Arguably, the real game is not the shooting or clicking or whatever, it's the economy that counts - the points you get from clicking, the upgrades you can buy with them, the new stages and obstacles you unlock as you progress through the game. Realizing this is key to understanding the success and failure of Flash games on sites like Newgrounds. I basically had to learn this the hard way with Braids. :/

I had posted some of my earlier thoughts about this on Flash Kit.

Anyway, I'm not sure whether these Flash games are like Candy Land in preparing players for more advanced fare, but you could think of them that way. I've just recently considered the possibility that this simplistic gameplay may actually be challenging enough for its intended audience. Take a look at the recent hit Red Baron. It's a perfect example of what I'm talking about: pretty graphics, lots of upgrades and points, and gameplay mainly revolving around the ability to mash the 'a' key as fast as possible. Not a great game, from my perspective. I don't even like the graphics that much. But it's been in the top of the rankings on Newgrounds for over a week now.

Maybe moving a character around on the screen with the arrow keys and dealing with basic boss-defeating tactics is mentally stimulating for some people! That would explain the resistance to new control schemes in games like my own Braids, and the recent Tri-achnid, since any significant change would completely throw off the basic skills and expectations they have built up from older games.

And of course younger kids are known to engage in repetitive behaviors that adults would quickly tire of, as long as there is an appropriate reward structure to help them along (Neopets, Runescape). ;) Now if only this could somehow be applied to topics valued by educational institutions...


Why Games?

A week or so ago, someone asked me why I am so devoted to working in game development, to the exclusion of other types of jobs. At the time I couldn't really think of a reason beyond that I can't imagine not being constantly obsessed with game design. But I think the question deserves a more thorough explanation.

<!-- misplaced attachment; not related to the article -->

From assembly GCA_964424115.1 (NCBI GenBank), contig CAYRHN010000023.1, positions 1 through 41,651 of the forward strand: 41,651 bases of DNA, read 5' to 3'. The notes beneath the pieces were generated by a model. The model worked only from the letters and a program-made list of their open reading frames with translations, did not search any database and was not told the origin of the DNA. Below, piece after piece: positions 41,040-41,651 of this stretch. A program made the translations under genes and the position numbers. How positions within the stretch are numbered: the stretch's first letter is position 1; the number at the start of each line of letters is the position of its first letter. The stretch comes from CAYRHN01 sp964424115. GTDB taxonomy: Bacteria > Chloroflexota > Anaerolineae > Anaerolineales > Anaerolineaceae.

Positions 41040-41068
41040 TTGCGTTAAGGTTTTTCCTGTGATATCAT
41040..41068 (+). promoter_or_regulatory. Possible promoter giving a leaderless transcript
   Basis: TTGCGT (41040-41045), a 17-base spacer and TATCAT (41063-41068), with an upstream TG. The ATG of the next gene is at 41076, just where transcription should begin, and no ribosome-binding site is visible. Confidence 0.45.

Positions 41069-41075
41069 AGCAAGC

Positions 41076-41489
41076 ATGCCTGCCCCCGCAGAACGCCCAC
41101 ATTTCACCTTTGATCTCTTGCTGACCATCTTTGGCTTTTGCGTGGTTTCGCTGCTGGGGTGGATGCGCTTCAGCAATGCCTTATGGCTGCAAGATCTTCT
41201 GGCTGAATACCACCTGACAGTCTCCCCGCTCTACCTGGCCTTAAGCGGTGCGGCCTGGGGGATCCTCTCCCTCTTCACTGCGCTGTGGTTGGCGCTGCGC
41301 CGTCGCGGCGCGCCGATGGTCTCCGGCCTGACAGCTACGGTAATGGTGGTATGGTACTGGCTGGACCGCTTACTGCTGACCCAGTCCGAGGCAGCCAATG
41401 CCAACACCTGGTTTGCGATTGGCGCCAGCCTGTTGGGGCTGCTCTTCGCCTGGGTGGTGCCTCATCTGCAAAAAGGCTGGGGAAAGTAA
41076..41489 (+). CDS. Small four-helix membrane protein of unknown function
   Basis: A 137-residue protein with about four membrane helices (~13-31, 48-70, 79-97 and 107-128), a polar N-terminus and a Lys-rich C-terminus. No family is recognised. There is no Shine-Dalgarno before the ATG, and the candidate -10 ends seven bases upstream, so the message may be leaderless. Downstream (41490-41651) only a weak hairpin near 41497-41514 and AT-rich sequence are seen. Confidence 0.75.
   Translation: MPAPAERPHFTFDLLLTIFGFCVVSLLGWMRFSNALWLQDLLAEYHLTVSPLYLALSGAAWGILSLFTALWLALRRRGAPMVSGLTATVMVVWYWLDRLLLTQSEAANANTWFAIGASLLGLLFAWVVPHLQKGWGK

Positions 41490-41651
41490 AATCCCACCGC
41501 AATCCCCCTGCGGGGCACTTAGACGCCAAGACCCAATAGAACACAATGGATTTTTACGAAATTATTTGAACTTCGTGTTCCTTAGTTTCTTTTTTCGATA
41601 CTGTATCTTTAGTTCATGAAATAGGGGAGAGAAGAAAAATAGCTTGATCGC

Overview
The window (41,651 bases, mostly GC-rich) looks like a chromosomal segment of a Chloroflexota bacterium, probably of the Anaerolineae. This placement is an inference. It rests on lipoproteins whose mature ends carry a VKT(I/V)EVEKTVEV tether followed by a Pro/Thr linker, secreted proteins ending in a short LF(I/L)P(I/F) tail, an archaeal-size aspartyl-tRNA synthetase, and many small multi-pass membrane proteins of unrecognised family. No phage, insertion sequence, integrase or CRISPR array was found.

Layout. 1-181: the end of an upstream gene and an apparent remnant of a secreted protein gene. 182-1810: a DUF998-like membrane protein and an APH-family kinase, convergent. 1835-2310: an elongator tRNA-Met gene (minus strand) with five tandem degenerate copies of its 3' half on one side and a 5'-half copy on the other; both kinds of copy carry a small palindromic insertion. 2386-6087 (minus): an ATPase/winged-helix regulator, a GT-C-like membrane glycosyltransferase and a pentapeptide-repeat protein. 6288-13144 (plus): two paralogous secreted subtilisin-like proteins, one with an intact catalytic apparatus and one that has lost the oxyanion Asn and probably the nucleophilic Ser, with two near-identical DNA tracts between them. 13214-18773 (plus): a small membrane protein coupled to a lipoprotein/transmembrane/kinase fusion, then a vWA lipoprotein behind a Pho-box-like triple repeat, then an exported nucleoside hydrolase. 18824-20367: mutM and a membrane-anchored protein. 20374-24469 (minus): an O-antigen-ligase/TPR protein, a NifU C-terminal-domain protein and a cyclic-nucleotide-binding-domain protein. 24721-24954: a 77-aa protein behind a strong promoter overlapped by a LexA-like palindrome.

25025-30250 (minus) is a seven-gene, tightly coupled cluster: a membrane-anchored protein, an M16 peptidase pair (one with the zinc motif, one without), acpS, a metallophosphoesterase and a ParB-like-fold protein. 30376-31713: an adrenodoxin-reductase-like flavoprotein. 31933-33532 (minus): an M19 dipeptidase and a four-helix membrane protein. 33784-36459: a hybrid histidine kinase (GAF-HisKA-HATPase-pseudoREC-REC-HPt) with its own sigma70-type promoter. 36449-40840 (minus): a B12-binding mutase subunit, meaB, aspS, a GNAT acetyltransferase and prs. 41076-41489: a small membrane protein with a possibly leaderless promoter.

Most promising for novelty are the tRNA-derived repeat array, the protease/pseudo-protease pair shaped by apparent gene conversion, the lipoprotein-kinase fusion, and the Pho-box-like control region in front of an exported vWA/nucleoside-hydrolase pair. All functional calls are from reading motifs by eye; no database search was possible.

One reason is that I like to make things. Making things is what I do. At some level, pretty much everything I enjoy involves making things. I also like learning new skills, understanding new ideas. Games, or rather computers, are kind of the ultimate medium for making things. I can create my own miniature universe, limited only by my own skill and understanding. Well, obviously in reality it is a little more complicated than that, but compared to anything else out there, making computer games is the easiest way to realize such a vision.

Another reason is that I have many different interests, and game development is one of the few areas that appreciates and incorporates all of them. Art, music, programming, complex systems, cognition and understanding humanity and life, all can be part of games. It's hard to make time for everything, but focusing on games encourages me to consider them every so often, in a way that say, database programming, doesn't. I doubt that database programmers spend a lot of time thinking about the artistic or societal impact of their work.

Also, I'm not content to simply learn the established conventions of an existing industry and spend my life sustaining tradition. I want to shape the future in some significant way. Games (or interactive virtual spaces in general) are just emerging as a medium. What you see right now in terms of games and computers is just a hint of what is possible. I am confident that games will be extremely significant in the evolution of our society away from industrialism. Using games for education is just part of that. And I think I'm in the perfect position to be part of all this change, through games.